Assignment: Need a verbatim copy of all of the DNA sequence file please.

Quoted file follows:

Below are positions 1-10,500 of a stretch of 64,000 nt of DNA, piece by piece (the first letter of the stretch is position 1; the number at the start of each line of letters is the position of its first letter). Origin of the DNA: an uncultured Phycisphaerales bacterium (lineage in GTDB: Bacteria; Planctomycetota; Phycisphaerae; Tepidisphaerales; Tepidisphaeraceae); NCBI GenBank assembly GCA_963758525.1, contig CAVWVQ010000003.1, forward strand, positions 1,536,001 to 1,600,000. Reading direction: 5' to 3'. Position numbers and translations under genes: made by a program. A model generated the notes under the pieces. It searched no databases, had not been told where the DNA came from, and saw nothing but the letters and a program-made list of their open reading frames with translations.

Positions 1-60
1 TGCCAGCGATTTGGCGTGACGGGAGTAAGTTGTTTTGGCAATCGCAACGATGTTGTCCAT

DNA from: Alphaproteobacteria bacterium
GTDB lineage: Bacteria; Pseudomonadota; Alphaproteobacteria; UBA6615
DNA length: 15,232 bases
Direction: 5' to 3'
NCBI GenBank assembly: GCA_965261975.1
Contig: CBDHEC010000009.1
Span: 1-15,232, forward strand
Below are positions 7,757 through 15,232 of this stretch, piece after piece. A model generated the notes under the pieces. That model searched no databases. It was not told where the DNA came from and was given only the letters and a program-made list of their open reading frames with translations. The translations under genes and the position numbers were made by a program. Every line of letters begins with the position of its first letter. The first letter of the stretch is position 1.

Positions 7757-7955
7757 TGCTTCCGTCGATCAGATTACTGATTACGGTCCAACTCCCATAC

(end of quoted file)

Below are positions 1-10,500 of a stretch of 64,000 nt of DNA, piece by piece (the first letter of the stretch is position 1; the number at the start of each line of letters is the position of its first letter). Origin of the DNA: an uncultured Phycisphaerales bacterium (lineage in GTDB: Bacteria; Planctomycetota; Phycisphaerae; Tepidisphaerales; Tepidisphaeraceae); NCBI GenBank assembly GCA_963758525.1, contig CAVWVQ010000003.1, forward strand, positions 1,536,001 to 1,600,000. Reading direction: 5' to 3'. Position numbers and translations under genes: made by a program. A model generated the notes under the pieces. It searched no databases, had not been told where the DNA came from, and saw nothing but the letters and a program-made list of their open reading frames with translations.

Positions 1-60
1 TGCCAGCGATTTGGCGTGACGGGAGTAAGTTGTTTTGGCAATCGCAACGATGTTGTCCAT

DNA from: Alphaproteobacteria bacterium
GTDB lineage: Bacteria; Pseudomonadota; Alphaproteobacteria; UBA6615
DNA length: 15,232 bases
Direction: 5' to 3'
NCBI GenBank assembly: GCA_965261975.1
Contig: CBDHEC010000009.1
Span: 1-15,232, forward strand
Below are positions 7,757 through 15,232 of this stretch, piece after piece. A model generated the notes under the pieces. That model searched no databases. It was not told where the DNA came from and was given only the letters and a program-made list of their open reading frames with translations. The translations under genes and the position numbers were made by a program. Every line of letters begins with the position of its first letter. The first letter of the stretch is position 1.

Positions 7757-7955
7757 TGCTTCCGTCGATCAGATTACTGATTACGGTCCAACTCCCATAC